... and desired him, as soon as it was light, to go down to the boat and get the lines ready, so that we might shove off as soon as the other men awoke. I, in the meantime, directly the dawn broke, made my way to the summit of the hill, that I might survey the island, and, if possible, ascertain the position of the ships. I had fortunately brought a small but powerful telescope given me by Captain Bland. The fury of the hurricane was over, but the breakers still beat with violence against the barrier reef, and ...
— The Two Whalers - Adventures in the Pacific • W.H.G. Kingston

... term meaning four, as applied to haddocks, herrings, &c. Also, the appearance of the sky when day begins to break. A cast of pots, &c.—A'cast, when a ship's yards are braced a'cast preparatory to weighing. Also condemned, cast by survey, &c. ...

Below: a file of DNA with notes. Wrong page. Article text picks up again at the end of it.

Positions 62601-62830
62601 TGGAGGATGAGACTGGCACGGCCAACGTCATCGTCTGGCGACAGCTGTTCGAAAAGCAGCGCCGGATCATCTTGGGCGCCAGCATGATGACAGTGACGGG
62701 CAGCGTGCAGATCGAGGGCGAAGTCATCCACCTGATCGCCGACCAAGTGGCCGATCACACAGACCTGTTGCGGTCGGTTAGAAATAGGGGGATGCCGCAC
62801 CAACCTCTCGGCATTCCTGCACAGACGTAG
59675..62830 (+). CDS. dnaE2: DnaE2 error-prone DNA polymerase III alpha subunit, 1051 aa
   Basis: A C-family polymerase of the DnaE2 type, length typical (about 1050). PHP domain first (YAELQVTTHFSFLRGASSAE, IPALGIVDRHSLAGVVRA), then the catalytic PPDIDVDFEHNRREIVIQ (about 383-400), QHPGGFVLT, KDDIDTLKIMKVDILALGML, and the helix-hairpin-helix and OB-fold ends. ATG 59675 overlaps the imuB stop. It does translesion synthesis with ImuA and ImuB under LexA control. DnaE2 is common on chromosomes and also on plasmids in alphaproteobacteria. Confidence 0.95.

— The Sailor's Word-Book • William Henry Smyth

... Number 12 Camp. During the remainder of the day we all remained in encampment except Mr. Campbell and Jemmy who went and examined Balfour Creek, having been asked by me to do so. Mr. Campbell gave me afterwards the following report of his survey; ...
— Journal of Landsborough's Expedition from Carpentaria - In search of Burke and Wills • William Landsborough

... two minutes to four he left his stateroom, and as the first stroke of eight bells rang out—in one of the measured intervals between blasts of the whistle—ending the afternoon watch, he stepped out on deck, and paused for a survey of ...
— Alias The Lone Wolf • Louis Joseph Vance

... the circuit of the wall, on the land side, makes in the whole three miles thirty poles; and as it is of an irregular figure, narrow at each end, and the broadest part not half the length of it, the content of the ground within the walls, upon the most accurate survey, does not contain more than three hundred and eighty acres; which is not a third part of the contents of our extensive city of Lisbon: but then this must be remembered, Lisbon contains a great quantity of arable and waste ground within its walls, whereas London is one continued pile ...